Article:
5 Things Michigan: Abortion policy confusion, Health data sharing pledge, School BH funding

Gov. Whitmer signed the official FY 22-23 budget on June 20th, finalizing investments in behavioral health, public health, emergency response, and more. See an overview of health items in the budget here.

This month’s newsletter features MDHHS’s input on abortion policy in the aftermath of the Roe v. Wade overturn, a pledge from a group of social care organizations to openly share health information, and a new slew of funding for school-based mental health services.

Thanks for reading!

Eli Kirshbaum
State of Reform

 

1. MDHHS affirms abortion is still legal amid confusion

Michigan abortion policy remains in a state of confusion after the overturn of Roe v. Wade prompted some officials to claim that a 1931 state law banning all abortions is now in effect. According to Dr. Natasha Bagdasarian, Chief Medical Executive at MDHHS, this confusion could potentially scare providers out of offering abortion-related services. While a Court of Appeals decision on Monday ruled an injunction on the 1931 law didn’t apply to county prosecutors, Whitmer’s office announced hours later that they’d received approval for a temporary restraining order on the decision.

MDHHS has been working to make it clear to Michiganders that abortion is still legal in the state while this judicial battle continues. MDHHS partnered with the Michigan Health Alert Network to disseminate educational information to health professionals about the status of state abortion policy in an effort to safeguard abortion care. The department is also advocating for Medicaid coverage of doula care and the expansion of home-based visiting programs for new moms to further protect these rights.

 

2. Social services companies pledge to openly share health data

In an effort to achieve a more interconnected health information sharing system in the state, the Michigan Health Information Network facilitated a pledge between 6 prominent social care companies to commit to eliminating health information siloes and openly sharing health data with each other. The signatories are CareAdvisors, findhelp, PCE Systems, RiverStar, UniteUs, and WellSky.

The central goal of the pledge is to allow health care providers to have easier access to SDOH-related patient data, regardless of the health information vendor they use. “Having access to information about not just the medical treatment but the realities of a person’s day to day creates appropriate care plans that meet the individual’s needs,” said Lisa Nicolaou, the Director of Cross Sector Data Sharing for Social Needs at MiHIN.

3. What They’re Watching: Dominick Pallone, Michigan Association of Health Plans

Dominick Pallone, Executive Director of the Michigan Association of Health Plans, is focused on reforming Medicaid behavioral health by advocating for the creation of specialty integrated plans (SIPs) in the legislature. Pallone talked about how SB 597 and SB 598 can improve health outcomes for Michiganders.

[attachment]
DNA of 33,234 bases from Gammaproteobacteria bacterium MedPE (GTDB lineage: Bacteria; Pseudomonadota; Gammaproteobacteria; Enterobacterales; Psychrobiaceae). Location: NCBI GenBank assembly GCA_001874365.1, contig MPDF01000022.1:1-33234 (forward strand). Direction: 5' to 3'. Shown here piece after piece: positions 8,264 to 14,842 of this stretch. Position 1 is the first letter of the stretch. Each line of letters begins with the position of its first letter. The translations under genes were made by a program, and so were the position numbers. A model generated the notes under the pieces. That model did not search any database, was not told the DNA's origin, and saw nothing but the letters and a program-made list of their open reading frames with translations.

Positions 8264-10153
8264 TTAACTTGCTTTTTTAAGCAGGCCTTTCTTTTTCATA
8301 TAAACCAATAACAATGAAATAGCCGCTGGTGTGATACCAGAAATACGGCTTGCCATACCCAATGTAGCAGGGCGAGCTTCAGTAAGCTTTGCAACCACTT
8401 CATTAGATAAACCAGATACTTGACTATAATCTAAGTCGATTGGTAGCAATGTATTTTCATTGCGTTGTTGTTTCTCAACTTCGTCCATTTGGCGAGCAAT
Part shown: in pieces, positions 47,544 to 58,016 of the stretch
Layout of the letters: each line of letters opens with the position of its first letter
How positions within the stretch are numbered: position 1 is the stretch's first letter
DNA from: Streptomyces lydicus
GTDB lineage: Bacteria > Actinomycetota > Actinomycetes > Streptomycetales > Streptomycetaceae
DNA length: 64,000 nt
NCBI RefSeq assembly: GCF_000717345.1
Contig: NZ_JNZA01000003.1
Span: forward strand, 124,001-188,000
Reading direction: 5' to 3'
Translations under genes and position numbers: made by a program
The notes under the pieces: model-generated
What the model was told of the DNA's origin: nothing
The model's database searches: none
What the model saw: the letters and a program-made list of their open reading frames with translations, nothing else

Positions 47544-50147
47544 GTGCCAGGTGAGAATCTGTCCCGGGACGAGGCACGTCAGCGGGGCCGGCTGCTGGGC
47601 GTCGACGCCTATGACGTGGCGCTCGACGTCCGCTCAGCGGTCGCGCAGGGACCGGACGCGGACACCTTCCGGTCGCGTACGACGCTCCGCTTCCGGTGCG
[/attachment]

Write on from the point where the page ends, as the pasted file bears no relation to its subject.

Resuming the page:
Pallone said MAHP is working through the obstacles they’ve encountered at the capitol around the SIP legislation, keeping the overall health of MAHP’s members in mind. “We truly believe that through an integrated platform financially, operationally, and clinically, we can get better overall health outcomes for the individual.”

 

4. School mental health services receive significant funding through budget

The Transforming Research into Action to Improve the Lives of Students program received $50 million from the recently signed FY 2023 budget. The program’s services center around 3 pillars: Tier 1, which provides a K-12 curriculum to teach students how to cope with life struggles, Tier 2, which trains school staff on how to conduct early intervention for children who might be experiencing a mental health challenge, and Tier 3, which helps schools identify students who might be at risk of suicide and provide crisis stabilization.

The funding will help expand the TRAILS program, which currently partners with 50 of Michigan’s 56 school districts and serves over 700 schools. “There’s really strong data that shows that when you take an academic environment and you blend in some of these social and emotional skills to the classroom, you’ll see broad improvements on academic achievement attainment, reduced absenteeism, [and] better classroom behavior,” said Elizabeth Koschmann, Founder and Executive Director of TRAILS.

 

5. Major reforms to tobacco sale laws

Gov. Whitmer recently signed several bills that aim to “protect public health and keep dangerous tobacco products out of the hands of our young people.” The “Tobacco 21” package raises the minimum age for purchasing nicotine products to 21.

The “Tobacco 21” package also includes HB 6108, which amends the Youth Tobacco Act to impose penalties for tobacco sales to underage Michiganders for up to $100 on the first offense, up to $500 on the second offense, and up to $2,500 for all subsequent offenses. The package also includes HB 6109, which prohibits individuals under 21 from entering tobacco retail stores, and SB 576, which requires those selling tobacco through mail to verify that recipients are over 21.